UK GDPR means the EU GDPR as it applies in the UK after the end of the transition period (as set out in Article 126 of the EU-UK Withdrawal Agreement) by virtue of section 3 of the European Union (Withdrawal) Act 2018.
The Information Commissioner’s Office (ICO) in UK has set out its view on who GDPR applies to:
- GDPR applies to ‘controllers’ and ‘processors’.
- A controller determines the purposes and means of processing personal data.
- A processor is responsible for processing personal data on behalf of a controller.
- If you are a processor, GDPR places specific legal obligations on you; for example, you are required to maintain records of personal data and processing activities. You will have legal liability if you are responsible for a breach.
- However, if you are a controller, you are not relieved of your obligations where a processor is involved – GDPR places further obligations on you to ensure your contracts with processors comply with the GDPR.
- The UK/EU GDPR applies to processing carried out by organisations operating within their relevant jurisdiction. It also applies to organisations outside the UK/EU that offer goods or services to individuals in the UK/EU.
- The GDPR does not apply to certain activities including processing covered by the Law Enforcement Directive, processing for national security purposes and processing carried out by individuals purely for personal/household activities.
What are my rights?
You have rights under the UK and EU GDPR and also the Data Protection Act 2018 (DPA 2018). These are listed in full on the ICO website or DPC Ireland website.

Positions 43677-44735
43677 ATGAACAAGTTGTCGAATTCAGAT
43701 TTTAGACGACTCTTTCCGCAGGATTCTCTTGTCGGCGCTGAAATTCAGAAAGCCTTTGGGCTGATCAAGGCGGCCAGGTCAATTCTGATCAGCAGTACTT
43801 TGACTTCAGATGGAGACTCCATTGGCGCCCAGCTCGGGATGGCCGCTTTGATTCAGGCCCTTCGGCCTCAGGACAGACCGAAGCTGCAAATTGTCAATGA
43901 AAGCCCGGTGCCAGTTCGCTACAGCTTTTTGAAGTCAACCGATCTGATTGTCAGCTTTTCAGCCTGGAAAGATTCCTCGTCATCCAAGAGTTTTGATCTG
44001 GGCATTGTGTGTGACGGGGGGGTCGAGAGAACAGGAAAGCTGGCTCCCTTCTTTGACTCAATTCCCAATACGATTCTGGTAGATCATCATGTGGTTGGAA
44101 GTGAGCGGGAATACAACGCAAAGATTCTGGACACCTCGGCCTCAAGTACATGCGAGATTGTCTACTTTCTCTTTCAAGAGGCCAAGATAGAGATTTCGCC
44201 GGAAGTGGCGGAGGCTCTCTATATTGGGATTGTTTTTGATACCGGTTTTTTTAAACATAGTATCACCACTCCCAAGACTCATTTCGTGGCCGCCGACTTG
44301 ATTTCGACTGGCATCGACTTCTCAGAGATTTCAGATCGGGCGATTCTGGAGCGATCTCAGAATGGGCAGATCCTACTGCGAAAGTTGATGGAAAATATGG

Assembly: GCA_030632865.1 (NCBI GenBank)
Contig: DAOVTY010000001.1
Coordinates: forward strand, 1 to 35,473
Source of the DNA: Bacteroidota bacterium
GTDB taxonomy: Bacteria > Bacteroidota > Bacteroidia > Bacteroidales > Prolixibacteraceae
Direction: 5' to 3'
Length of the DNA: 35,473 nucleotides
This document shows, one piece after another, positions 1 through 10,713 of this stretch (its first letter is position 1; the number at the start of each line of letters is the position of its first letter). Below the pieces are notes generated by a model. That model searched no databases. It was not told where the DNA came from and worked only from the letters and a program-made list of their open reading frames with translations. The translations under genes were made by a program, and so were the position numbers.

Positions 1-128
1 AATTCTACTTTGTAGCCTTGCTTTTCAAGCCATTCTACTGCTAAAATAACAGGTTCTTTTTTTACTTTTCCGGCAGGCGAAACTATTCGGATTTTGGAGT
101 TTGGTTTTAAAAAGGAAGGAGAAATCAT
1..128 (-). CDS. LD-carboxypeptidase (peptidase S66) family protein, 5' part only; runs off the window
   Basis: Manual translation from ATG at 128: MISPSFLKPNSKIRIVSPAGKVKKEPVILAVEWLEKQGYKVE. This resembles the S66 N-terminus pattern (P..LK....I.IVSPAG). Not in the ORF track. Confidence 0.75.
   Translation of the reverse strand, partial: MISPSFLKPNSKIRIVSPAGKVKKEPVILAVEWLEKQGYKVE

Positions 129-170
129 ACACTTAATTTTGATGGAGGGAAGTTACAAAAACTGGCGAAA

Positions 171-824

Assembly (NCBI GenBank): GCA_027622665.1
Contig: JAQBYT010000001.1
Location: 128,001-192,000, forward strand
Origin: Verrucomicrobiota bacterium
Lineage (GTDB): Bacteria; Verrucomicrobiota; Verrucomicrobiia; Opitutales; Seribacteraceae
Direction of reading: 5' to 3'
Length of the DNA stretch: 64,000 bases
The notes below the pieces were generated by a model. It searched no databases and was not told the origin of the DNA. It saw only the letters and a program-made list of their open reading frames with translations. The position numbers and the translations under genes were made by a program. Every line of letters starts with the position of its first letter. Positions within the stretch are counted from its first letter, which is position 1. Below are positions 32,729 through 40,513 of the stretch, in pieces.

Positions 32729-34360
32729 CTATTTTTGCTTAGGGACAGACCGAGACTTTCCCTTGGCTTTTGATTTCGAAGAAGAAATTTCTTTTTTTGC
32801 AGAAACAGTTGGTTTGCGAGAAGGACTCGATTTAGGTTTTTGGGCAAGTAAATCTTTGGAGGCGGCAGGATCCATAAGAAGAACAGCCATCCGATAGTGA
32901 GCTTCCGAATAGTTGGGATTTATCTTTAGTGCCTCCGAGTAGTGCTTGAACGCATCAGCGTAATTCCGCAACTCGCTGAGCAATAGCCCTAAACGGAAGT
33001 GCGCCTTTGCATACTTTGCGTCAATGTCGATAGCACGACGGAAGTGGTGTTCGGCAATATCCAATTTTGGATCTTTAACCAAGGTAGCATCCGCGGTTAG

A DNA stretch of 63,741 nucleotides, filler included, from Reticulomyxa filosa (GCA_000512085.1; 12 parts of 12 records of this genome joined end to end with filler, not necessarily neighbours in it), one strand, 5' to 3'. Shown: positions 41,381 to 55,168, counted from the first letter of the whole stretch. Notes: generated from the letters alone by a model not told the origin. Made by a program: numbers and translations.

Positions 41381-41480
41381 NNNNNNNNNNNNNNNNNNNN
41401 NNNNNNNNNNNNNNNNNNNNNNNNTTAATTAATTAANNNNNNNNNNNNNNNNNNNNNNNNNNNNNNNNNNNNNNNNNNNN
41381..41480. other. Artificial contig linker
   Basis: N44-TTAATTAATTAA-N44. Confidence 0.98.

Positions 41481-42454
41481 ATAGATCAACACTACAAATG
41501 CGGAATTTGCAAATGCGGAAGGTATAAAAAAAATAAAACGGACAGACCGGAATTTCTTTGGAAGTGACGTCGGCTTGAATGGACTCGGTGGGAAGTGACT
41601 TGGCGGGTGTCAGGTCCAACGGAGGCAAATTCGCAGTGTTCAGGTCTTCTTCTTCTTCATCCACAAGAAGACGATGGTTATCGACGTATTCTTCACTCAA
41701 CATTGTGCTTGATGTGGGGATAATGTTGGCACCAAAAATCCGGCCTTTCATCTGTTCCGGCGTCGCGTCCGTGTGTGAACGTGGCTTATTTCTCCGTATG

How we use your data?
We process your personal data in a number of ways to deliver public services. We will inform you at the point of collection via a specified service privacy notice, the reasons why we need your information, how your information is being collected, what we will do with it and who we will share it with. In some cases we may pass it on to our associates, partners or representatives to do these things on our behalf.
When we share personal data
We share or disclose personal data where we are required to so by law or to provide services to fulfil our public task. Where we know there is a requirement to share your personal data we will tell you why and who we will share your personal data with. We will ensure that the data processor agrees to handle your data in conformity with your rights.
How long will we keep data?
Inspire retain information for various reasons, primarily to ensure accountability. When we no longer need personal data, arrangements are made to securely delete or destroy it. Records periods are set in line with statutory, regulatory, legal, security reasons or for their historic value. Details will be on the relevant specific service privacy notice.
What if my details are inaccurate or incomplete?
If you discover that the personal data we hold about you is inaccurate or incomplete, please contact us at email@example.com so we can update your records. When doing so, please explain where you have seen it and what data you feel is inaccurate. We will aim to respond to you within one month but may extend this period to two if the request is complicated. Where we maintain that the original information held was accurate, we will explain why. If you do not agree with our decision, you have the right to complain to the ICO or DPC Ireland.
How do I ask to see the data we hold about you?
You can ask to see what data we hold about you. This is called a ‘Subject Access Request’ and can be requested by emailing: firstname.lastname@example.org
On receipt of your request we will acknowledge it and may ask for proof of your identity.